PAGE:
Metabolism Your metabolism is the process that provides energy to your cells. It powers every thought, action, and movement you make. Your body needs energy to survive and thrive. When you provide it with nutritious foods that fuel your body, it can run smoothly like a car with the optimal grade of fuel in it. However, when you fuel your body in an unhealthy manner, your body has to fight and struggle to extract nutrients from that food and to battle any negative response. You may generate a little energy from junk food, but it comes at a great cost. However, with nutritious foods you generate energy only – no extra cost to your body. Thus, you can eat less and feel better. You’ll lose weight.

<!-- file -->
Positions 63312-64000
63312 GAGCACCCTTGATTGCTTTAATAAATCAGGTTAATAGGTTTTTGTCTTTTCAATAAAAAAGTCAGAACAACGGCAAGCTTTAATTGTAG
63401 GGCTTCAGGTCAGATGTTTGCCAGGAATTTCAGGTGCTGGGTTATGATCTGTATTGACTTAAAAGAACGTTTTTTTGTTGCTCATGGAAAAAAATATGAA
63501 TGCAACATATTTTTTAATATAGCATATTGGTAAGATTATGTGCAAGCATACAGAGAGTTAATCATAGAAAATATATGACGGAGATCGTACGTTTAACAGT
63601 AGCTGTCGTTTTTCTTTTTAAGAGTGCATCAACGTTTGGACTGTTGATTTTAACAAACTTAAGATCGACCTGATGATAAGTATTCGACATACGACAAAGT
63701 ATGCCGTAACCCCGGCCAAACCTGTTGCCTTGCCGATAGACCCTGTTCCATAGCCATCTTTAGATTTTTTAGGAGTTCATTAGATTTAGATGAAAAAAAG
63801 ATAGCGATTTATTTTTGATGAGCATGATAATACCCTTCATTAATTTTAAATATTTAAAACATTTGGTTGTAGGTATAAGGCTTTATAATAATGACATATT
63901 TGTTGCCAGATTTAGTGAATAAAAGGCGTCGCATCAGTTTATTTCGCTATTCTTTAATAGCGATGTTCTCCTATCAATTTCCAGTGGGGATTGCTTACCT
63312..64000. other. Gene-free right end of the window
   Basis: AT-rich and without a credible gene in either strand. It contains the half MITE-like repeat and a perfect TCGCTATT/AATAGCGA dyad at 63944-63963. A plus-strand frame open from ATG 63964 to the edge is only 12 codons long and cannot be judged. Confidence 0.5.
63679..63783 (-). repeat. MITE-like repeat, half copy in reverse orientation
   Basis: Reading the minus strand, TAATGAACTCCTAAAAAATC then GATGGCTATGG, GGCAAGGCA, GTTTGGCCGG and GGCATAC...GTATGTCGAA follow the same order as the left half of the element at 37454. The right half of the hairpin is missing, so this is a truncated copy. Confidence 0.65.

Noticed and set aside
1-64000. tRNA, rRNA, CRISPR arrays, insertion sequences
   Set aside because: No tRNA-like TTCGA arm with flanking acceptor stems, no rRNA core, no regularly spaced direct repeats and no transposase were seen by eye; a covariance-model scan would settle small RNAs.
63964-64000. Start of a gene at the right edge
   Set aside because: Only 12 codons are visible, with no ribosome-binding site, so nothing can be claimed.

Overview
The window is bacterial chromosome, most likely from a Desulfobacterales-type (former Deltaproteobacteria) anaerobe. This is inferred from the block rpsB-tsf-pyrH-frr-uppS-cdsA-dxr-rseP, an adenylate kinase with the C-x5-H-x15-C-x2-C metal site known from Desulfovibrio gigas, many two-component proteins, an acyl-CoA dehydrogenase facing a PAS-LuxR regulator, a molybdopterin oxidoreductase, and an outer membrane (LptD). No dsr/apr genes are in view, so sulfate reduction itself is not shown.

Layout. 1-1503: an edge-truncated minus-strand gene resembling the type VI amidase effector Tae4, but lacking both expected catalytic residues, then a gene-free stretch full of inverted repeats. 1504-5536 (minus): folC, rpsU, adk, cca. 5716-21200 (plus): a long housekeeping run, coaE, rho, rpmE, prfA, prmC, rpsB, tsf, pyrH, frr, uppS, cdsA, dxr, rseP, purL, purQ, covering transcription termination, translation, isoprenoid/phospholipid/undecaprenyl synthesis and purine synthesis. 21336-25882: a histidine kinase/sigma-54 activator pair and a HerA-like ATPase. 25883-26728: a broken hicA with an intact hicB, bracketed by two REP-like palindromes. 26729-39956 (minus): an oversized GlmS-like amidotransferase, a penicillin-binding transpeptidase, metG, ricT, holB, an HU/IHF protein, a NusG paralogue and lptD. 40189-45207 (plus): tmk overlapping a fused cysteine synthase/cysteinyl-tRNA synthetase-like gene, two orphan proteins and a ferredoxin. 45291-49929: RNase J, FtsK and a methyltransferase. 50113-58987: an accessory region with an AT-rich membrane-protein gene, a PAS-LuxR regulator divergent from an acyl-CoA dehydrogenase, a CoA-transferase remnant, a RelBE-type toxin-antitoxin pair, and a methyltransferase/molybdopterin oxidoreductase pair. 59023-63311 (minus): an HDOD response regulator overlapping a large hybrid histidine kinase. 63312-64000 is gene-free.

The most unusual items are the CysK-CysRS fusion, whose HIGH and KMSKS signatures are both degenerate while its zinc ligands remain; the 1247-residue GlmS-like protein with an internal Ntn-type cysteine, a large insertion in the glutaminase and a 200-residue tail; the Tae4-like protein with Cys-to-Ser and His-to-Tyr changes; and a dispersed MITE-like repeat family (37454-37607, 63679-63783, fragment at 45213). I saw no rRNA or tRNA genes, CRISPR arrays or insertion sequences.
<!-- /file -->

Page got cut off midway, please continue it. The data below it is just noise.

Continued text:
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Some foods are known for boosting your metabolism. They include:  Lean protein – fish is particularly good for your metabolism and it has healthy Omega-3 fatty acids to reduce inflammation.  Green tea – full of anti-oxidants and a small bit of caffeine. It has been shown to increase metabolism and reduce risks of certain cancers.  Broccoli, grapefruit, and high fiber foods including fruits, vegetables, and whole grains. You may see a trend here – fruits, vegetables, and whole grains are some easy foods to focus on. Replace some of your unhealthy foods with vegetables and fruits and you’re on the right path.